The Chinese New Year has already gotten off to a rocky start in China, following reports that a Tibetan activist was killed during a clash with police in the Sichuan province in the southeastern part of the country.
The clash reportedly erupted in the county of Draggo (which the Chinese call Luhuo) in the Tibetan-dominated part of western Sichuan, which borders China's official Tibetan Autonomous Region.
However, there are some conflicting accounts over what actually happened during the confrontation. Since foreign media are barred from the region, it is impossible the independently verify any news that emanates from there.
Human rights groups claim that Chinese security forces fired upon dozens of Tibetan protesters during a protest march.
Free Tibet, a London-based human rights organization, said that the unarmed demonstrators were calling for freedom when security forces and policemen began shooting them, resulting in the wounding of at least 30 people.
“The dead man has been named as Norpa Yonten, a 49-year-old lay person from Norpa village, Norchung township in Draggo County. His body has been taken to the nearby Draggo monastery,” Free Tibet stated.
”At least one other person has been taken to the monastery with gunshot wounds. Locals are fearful to take the injured to hospital in case they are arrested.”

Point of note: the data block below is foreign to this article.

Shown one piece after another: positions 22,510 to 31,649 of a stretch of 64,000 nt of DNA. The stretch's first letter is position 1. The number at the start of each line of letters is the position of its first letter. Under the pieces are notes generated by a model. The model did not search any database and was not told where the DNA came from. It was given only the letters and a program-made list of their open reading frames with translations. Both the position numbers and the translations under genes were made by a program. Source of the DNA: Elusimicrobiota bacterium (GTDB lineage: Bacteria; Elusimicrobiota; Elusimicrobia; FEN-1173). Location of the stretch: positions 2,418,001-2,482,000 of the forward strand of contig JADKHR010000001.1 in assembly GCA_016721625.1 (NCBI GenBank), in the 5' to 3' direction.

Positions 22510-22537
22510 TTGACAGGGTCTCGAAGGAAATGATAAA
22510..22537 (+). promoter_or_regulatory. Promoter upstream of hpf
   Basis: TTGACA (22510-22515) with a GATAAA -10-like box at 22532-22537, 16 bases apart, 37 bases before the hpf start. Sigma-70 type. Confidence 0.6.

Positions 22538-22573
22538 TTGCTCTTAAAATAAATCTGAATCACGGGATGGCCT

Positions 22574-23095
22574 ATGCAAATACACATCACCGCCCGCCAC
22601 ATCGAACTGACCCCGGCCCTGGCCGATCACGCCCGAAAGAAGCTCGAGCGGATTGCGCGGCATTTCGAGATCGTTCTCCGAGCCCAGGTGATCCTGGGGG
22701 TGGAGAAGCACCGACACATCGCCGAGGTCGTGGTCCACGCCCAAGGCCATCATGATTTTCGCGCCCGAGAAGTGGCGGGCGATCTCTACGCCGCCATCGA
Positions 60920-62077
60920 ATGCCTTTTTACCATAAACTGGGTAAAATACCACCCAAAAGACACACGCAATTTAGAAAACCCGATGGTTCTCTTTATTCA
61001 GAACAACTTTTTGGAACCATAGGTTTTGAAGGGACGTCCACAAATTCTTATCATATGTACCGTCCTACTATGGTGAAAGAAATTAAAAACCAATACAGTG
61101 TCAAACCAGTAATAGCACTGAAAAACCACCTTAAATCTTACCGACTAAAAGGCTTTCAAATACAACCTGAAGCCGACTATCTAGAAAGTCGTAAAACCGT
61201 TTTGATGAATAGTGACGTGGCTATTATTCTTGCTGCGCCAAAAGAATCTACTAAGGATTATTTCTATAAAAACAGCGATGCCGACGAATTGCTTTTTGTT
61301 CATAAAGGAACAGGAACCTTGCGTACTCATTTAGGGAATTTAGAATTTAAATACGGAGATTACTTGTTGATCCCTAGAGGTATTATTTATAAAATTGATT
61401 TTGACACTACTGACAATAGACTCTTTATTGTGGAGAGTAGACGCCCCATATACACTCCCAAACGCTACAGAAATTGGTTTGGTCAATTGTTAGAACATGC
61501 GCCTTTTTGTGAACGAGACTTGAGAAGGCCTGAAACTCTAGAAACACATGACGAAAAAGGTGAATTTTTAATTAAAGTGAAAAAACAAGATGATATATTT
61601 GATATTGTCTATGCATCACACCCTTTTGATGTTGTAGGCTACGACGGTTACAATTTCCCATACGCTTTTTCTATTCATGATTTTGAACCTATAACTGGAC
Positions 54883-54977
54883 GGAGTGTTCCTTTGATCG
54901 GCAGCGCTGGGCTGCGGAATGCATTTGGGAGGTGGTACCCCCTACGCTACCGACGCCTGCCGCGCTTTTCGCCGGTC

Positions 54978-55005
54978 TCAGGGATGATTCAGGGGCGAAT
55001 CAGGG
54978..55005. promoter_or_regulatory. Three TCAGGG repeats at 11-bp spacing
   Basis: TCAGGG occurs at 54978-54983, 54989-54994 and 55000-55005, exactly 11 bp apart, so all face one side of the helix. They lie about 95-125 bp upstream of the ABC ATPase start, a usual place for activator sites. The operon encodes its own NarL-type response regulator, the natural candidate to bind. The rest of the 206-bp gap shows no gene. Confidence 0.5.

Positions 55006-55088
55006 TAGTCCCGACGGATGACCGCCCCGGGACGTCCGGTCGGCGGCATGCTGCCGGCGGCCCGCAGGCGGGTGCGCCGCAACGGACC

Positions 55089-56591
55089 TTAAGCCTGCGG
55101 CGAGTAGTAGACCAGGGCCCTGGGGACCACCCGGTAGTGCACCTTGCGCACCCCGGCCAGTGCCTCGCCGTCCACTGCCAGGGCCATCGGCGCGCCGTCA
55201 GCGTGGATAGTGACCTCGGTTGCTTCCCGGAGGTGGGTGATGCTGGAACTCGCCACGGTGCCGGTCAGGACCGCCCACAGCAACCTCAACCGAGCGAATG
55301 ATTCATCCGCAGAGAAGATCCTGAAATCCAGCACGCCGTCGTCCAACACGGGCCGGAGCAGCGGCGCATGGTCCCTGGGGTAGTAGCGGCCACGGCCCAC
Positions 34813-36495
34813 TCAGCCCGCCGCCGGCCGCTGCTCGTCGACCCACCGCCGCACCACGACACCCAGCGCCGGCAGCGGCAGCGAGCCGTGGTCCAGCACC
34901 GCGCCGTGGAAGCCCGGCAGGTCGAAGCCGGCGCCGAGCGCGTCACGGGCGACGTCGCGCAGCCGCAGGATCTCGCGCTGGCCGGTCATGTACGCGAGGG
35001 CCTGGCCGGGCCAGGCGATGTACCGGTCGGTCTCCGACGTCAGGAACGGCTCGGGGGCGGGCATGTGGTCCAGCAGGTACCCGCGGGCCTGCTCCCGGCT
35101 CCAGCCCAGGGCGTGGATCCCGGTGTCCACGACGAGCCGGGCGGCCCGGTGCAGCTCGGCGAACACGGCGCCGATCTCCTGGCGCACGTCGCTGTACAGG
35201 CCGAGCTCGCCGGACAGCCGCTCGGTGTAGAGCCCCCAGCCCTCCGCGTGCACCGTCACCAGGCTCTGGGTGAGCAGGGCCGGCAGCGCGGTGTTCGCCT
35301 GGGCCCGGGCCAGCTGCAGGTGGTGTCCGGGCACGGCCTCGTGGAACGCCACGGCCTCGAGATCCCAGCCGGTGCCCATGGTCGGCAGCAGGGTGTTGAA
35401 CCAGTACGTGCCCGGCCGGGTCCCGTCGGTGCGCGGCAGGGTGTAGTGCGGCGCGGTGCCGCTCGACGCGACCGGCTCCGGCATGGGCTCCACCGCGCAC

Free Tibet added: “It is still unclear what sparked the protest. There are reports that Tibetans around Draggo were arrested this morning on suspicion of distributing leaflets and posters calling for freedom and the protest was a response to these arbitrary detentions. There are also claims that it was in response to celebrations marking the Chinese New Year which many local Tibetans had decided to boycott due to the growing unrest.
Some Tibetans were reportedly also calling for the return of the Dalai Lama, who lives in exile in Tibet.
But the state-controlled Xinhua news agency said that while one man was indeed killed, nine others, including five policemen were injured and put the blame for the violence squarely on the demonstrators.
Xinhua alleged that dozens of local people, including monks ''stormed and smashed some stores along a main street and a police station'' and that an armed mob attacked policemen and state vehicles.
Foreign ministry spokesman Hong Lei said overseas secessionist groups are seeking to discredit the Beijing government by exaggerating
At present, Luhuo County has been returned to order and local authorities have been conducting an investigation into the incident, Hong added.
The Chinese government will, as always, fight all crimes and be resolute in maintaining normal social order.”
Unrest among Tibetans has accelerated over the past year, with at least 16 people having set themselves on fire to protest Chinese repression.
China has repeatedly condemned the self-immolators as “terrorists” and charged that the Dalai Lama is encouraging their activities.